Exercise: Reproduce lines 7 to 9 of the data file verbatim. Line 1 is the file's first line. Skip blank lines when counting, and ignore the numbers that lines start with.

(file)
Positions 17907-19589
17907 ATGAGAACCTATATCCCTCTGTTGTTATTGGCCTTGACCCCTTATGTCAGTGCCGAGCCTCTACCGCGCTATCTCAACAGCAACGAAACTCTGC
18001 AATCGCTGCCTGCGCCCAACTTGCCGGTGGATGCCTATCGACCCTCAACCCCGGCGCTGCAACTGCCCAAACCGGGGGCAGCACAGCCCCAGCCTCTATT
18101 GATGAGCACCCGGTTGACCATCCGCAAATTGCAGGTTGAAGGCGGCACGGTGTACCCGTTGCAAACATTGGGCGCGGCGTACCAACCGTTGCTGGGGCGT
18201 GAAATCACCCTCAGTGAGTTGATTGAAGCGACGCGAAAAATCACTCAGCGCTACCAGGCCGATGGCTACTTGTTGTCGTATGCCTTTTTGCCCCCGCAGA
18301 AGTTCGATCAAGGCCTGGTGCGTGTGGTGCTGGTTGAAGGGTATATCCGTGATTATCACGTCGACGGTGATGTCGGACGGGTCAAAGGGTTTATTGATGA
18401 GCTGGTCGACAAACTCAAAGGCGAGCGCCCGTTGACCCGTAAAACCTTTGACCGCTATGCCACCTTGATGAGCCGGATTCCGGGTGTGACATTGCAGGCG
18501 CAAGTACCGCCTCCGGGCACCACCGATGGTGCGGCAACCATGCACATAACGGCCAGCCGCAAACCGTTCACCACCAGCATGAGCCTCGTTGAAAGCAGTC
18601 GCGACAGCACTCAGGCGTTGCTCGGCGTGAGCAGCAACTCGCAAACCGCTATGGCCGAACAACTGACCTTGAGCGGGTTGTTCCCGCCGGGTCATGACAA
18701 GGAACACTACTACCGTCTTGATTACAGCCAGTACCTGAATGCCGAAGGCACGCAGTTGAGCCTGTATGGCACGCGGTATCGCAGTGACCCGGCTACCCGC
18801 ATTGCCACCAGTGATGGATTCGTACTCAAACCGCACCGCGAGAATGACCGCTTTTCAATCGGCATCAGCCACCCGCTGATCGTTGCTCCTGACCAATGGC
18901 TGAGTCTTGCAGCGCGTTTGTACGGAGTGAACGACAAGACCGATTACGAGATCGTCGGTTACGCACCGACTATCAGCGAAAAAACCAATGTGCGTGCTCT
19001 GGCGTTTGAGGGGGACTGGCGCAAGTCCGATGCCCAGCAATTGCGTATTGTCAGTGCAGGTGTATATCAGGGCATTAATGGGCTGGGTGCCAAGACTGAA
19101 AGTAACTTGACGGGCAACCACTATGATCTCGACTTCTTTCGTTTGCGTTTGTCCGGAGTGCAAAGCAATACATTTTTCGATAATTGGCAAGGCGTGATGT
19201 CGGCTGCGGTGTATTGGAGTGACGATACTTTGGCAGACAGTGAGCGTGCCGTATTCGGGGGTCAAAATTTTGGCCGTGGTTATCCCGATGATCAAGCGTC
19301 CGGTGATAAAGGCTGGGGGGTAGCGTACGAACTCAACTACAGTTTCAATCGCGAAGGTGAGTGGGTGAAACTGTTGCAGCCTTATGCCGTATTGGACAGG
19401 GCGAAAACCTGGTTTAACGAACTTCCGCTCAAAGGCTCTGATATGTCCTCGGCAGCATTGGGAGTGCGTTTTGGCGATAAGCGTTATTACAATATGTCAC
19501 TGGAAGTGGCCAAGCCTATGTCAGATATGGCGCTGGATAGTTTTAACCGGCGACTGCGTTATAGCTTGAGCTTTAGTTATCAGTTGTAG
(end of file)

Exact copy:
18401 GCTGGTCGACAAACTCAAAGGCGAGCGCCCGTTGACCCGTAAAACCTTTGACCGCTATGCCACCTTGATGAGCCGGATTCCGGGTGTGACATTGCAGGCG
18501 CAAGTACCGCCTCCGGGCACCACCGATGGTGCGGCAACCATGCACATAACGGCCAGCCGCAAACCGTTCACCACCAGCATGAGCCTCGTTGAAAGCAGTC
18601 GCGACAGCACTCAGGCGTTGCTCGGCGTGAGCAGCAACTCGCAAACCGCTATGGCCGAACAACTGACCTTGAGCGGGTTGTTCCCGCCGGGTCATGACAA